Tuesday 16th Apr 2019
7 – 8:30pm
Japan isn’t all Zen monasteries and ink-wash paintings. Anime is raucous, television commercials are absurd, and pop music is often both. Japan’s great modern cultural ambassadors may be Murakami Takashi and Kyari Pamyupamyu, but it’s hard to find their source in Ryōanji’s dry rock garden. Is there an “essential” Japanese culture? In America, as elsewhere, “Japanese aesthetics” usually means clean-lined minimalism, but if you know where to look, there is an equally strong and equally historical vein of maximalism visible all the while. This talk will explore one medieval manifestation of that aspect of Japanese expression: basara.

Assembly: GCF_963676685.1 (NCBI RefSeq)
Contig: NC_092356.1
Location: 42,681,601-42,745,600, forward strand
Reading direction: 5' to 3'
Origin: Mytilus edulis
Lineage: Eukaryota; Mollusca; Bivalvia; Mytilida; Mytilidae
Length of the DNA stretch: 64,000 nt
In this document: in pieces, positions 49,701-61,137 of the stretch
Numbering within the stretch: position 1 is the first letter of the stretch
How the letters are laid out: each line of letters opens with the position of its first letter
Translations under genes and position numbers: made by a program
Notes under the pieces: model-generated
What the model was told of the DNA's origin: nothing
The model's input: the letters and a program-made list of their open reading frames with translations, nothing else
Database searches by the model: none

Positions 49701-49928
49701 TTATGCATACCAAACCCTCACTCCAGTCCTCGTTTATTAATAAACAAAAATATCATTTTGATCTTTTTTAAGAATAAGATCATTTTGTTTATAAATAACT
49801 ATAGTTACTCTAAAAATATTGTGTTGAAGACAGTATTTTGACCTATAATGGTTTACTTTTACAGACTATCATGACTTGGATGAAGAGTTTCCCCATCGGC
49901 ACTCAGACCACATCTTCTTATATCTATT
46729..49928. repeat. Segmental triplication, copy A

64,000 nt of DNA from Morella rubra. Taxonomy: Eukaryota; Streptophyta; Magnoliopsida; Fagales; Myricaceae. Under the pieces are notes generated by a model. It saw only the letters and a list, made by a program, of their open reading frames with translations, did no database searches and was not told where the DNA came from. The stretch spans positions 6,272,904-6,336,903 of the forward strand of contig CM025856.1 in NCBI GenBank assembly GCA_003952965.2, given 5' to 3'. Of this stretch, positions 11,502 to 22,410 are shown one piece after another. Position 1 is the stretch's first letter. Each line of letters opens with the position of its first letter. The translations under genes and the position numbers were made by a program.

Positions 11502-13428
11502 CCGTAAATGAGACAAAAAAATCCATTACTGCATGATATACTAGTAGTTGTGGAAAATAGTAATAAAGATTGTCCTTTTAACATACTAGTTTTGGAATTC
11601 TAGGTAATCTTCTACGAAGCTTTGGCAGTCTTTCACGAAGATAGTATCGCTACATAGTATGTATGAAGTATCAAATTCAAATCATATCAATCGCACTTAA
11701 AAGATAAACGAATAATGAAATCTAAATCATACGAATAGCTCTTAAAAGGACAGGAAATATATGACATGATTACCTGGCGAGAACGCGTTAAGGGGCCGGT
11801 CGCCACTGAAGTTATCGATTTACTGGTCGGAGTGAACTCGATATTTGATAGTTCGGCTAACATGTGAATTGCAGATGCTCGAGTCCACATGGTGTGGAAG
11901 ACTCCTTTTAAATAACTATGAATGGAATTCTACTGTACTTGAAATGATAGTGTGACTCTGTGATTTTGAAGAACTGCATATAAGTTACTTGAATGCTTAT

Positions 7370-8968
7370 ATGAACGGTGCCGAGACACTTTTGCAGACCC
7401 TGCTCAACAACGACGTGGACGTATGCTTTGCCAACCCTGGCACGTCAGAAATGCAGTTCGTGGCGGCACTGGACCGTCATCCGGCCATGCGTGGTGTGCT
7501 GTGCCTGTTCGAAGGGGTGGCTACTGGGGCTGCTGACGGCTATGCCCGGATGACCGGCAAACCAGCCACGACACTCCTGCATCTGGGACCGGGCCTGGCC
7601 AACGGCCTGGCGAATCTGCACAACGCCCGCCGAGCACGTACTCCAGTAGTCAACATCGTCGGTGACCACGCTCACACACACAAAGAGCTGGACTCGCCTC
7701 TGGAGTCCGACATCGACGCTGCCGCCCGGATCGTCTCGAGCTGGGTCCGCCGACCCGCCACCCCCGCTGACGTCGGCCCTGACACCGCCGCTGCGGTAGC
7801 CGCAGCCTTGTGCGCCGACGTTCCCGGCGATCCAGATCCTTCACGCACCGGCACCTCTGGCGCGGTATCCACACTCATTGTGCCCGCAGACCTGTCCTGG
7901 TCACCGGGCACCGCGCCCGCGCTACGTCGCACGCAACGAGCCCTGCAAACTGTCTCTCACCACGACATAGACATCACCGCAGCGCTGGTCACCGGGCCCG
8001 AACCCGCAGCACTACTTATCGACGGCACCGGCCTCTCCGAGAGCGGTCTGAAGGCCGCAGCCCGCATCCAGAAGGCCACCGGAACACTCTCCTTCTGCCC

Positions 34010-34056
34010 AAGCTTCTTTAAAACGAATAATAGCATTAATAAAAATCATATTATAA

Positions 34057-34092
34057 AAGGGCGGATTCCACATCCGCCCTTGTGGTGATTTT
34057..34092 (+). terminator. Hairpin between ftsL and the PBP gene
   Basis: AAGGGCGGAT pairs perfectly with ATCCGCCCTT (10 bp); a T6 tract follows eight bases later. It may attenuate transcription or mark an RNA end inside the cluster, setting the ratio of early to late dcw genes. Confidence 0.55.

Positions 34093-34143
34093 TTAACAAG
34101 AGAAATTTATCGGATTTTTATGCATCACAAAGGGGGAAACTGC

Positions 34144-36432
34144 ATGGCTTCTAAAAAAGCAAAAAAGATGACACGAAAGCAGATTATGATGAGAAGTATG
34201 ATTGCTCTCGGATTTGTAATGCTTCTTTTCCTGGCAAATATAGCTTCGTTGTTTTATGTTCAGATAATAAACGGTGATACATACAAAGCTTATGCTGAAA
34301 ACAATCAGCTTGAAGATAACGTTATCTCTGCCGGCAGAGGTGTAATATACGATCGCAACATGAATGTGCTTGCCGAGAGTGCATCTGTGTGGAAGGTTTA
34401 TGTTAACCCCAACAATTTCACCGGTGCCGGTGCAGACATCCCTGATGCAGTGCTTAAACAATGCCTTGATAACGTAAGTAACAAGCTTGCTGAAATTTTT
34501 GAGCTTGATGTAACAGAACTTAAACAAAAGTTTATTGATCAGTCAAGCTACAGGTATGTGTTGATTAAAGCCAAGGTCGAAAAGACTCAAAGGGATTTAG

During the Nanbokuchō period (1336—1392), Japan was in embroiled in chaos as one military government crumbled and another struggled to form. A new group of landed warriors began asserting their dominance not only of the political and military spheres, but the realm of culture as well. Ostentatious clothing. Wild banquets. Gold. On everything. These warriors turned aristocratic culture on its head, and did so with flair. The name for this aesthetic was basara.
In this Washin Kai lecture by Ross Henderson, the speaker will explore the various definitions of basara, the reasons for its sudden popularity, its counter-intuitive links to the tea ceremony ideal of stark rusticity, and where traces of basara can be found throughout later history, even in the present day.